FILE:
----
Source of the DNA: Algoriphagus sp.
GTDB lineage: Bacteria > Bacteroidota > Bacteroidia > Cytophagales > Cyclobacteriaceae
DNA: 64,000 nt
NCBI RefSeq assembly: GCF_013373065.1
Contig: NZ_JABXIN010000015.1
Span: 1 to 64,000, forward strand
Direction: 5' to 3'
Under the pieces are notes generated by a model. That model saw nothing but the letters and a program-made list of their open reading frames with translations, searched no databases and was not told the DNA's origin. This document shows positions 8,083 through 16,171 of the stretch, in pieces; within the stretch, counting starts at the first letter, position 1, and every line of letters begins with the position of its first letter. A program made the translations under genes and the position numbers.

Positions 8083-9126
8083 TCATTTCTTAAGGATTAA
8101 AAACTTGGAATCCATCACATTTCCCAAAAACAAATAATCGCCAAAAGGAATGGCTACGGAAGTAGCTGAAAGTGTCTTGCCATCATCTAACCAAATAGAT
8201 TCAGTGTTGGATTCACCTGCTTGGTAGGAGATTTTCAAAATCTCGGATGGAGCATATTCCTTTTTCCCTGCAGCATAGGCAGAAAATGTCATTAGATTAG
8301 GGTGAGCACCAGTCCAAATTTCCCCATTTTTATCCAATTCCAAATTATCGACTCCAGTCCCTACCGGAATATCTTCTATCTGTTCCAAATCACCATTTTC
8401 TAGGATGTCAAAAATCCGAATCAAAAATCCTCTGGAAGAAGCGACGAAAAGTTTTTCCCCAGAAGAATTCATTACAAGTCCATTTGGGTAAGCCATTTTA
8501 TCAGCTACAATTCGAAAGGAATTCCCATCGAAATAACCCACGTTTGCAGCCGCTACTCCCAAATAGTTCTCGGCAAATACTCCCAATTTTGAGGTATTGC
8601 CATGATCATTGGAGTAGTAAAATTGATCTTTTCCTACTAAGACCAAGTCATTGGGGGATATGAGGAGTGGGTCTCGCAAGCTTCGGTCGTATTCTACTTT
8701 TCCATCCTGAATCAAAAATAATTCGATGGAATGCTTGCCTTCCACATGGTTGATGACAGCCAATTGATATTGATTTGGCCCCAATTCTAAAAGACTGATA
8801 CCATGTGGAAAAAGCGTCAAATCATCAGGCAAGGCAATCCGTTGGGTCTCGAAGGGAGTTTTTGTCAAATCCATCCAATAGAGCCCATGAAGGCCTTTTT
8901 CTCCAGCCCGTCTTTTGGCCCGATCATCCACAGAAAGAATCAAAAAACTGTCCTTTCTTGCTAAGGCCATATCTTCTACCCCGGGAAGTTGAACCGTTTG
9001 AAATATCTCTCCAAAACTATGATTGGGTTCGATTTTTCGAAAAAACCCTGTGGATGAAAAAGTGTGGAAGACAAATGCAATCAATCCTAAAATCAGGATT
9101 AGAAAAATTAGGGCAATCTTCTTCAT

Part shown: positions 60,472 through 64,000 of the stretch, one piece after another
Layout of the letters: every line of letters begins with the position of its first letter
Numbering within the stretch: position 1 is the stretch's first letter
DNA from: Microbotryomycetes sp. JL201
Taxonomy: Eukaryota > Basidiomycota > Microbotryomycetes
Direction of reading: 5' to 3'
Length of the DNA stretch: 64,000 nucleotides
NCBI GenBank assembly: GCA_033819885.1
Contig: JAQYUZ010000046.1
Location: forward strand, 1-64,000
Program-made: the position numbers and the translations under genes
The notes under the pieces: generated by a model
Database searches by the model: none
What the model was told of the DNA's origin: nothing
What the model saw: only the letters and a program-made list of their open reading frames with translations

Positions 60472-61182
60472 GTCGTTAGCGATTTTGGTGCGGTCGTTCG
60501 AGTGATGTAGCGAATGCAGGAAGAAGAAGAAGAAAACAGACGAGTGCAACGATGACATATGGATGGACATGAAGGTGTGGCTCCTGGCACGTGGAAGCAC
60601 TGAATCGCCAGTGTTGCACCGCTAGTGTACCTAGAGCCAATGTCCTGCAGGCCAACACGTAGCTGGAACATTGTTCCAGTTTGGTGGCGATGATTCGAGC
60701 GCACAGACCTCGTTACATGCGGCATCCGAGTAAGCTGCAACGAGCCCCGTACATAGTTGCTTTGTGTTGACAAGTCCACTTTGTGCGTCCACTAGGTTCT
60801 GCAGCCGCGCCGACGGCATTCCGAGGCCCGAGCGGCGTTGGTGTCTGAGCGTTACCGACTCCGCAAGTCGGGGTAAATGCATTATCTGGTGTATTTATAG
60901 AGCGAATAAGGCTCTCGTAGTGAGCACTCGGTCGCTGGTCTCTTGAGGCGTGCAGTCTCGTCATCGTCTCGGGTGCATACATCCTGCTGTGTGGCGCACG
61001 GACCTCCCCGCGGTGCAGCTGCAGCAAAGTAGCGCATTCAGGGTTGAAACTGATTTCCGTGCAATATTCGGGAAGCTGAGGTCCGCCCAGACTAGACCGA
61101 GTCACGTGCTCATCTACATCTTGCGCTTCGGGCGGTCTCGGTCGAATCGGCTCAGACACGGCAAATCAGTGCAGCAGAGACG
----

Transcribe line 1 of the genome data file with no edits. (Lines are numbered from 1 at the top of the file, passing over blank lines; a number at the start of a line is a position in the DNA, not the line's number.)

Source of the DNA: Algoriphagus sp.